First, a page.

Max Ernst (1891-19): The Robing of the Bride (Attirement of

Max Ernst (1891-19): The Robing of the Bride (Attirement of

3/11/2021, 10:26:19 AM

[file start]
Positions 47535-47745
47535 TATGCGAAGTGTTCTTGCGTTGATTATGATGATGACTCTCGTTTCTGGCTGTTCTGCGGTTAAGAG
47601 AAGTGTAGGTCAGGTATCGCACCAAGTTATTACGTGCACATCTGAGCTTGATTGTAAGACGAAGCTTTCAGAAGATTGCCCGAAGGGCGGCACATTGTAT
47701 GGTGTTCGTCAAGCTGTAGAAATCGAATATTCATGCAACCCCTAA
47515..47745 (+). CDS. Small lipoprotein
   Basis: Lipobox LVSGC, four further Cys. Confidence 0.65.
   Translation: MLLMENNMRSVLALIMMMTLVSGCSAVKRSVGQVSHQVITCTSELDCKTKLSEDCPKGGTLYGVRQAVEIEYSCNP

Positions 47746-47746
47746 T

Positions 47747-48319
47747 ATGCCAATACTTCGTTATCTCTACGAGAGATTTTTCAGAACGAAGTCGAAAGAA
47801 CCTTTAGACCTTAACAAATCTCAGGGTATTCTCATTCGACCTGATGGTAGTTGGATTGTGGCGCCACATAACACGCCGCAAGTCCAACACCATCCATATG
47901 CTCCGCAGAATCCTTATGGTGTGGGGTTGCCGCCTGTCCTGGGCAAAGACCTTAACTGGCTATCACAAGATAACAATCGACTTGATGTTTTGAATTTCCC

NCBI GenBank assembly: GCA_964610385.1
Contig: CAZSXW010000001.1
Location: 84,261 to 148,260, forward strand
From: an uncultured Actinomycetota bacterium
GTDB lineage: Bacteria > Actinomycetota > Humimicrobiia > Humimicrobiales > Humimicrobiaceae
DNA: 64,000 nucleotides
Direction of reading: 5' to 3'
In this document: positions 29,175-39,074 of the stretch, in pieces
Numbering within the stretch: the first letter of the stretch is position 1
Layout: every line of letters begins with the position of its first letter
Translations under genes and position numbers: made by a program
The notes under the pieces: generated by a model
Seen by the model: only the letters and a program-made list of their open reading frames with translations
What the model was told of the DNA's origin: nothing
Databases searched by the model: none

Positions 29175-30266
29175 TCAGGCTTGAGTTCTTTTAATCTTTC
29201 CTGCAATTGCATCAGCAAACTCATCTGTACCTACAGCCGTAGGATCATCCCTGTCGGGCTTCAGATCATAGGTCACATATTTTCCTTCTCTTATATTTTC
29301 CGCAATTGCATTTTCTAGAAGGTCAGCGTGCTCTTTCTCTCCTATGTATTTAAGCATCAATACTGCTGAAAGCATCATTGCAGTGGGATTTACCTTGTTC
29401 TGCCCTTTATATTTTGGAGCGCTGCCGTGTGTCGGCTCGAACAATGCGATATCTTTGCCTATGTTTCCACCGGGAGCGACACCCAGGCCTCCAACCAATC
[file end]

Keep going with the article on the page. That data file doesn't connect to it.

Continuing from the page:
Max Ernst (1891-19): The Robing of the Bride (Attirement of the Bride), 1940, Oil on canvas, 129.6 x 96.3 cm, Peggy Guggenheim Collection, Venice 'The Robing of the Bride' is an example of Max Ernst’s veristic or illusionistic Surrealism, in which a traditional technique is applied to an incongruous or unsettling subject. The theatrical, evocative scene has roots in late nineteenth-century Symbolist painting, especially that of Gustave Moreau. It also employs Renaissance perspective devices and Cranach-like figures to represent a pagan marriage. The title of this work had occurred to Ernst at least as early as 1936, when he italicized it in a text in his book Beyond Painting. Ernst had long identified himself with the bird, and had invented an alter ego, Loplop, Superior of the Birds, in 1929. He told in 1930: "I was visited nearly every day by the Bird Superior, named Loplop, an extraordinary phantom of model fidelity who attached himself to my person. He presented me with a heart in a cage, two petals, three leaves, a flower and a young girl." Thus one may perhaps interpret the bird-man at the left as a depiction of the artist. The "bride" who dons a mantle of red feathers is often understood to represent Ernst's lover, the British surrealist painter Leonora Carrington. The mantle, with its crushed velvet feathery texture, pours off the canvas. The body arcing forward with her long leg walking, small breasts, prominent belly, appears to have a monster's face. Of the bride's real face all we see is an eye peering out of a hole. Above this, staring straight at us, are the eyes of an owl, impenetrable, knowing. The green demonic bird-man serving his new bird-queen holds a broken spear. Her sexual majesty daunts him, as it defeats the gross four-breasted creature weeping on the right. The bride is attended by an enraptured nude with an unreal headdress.

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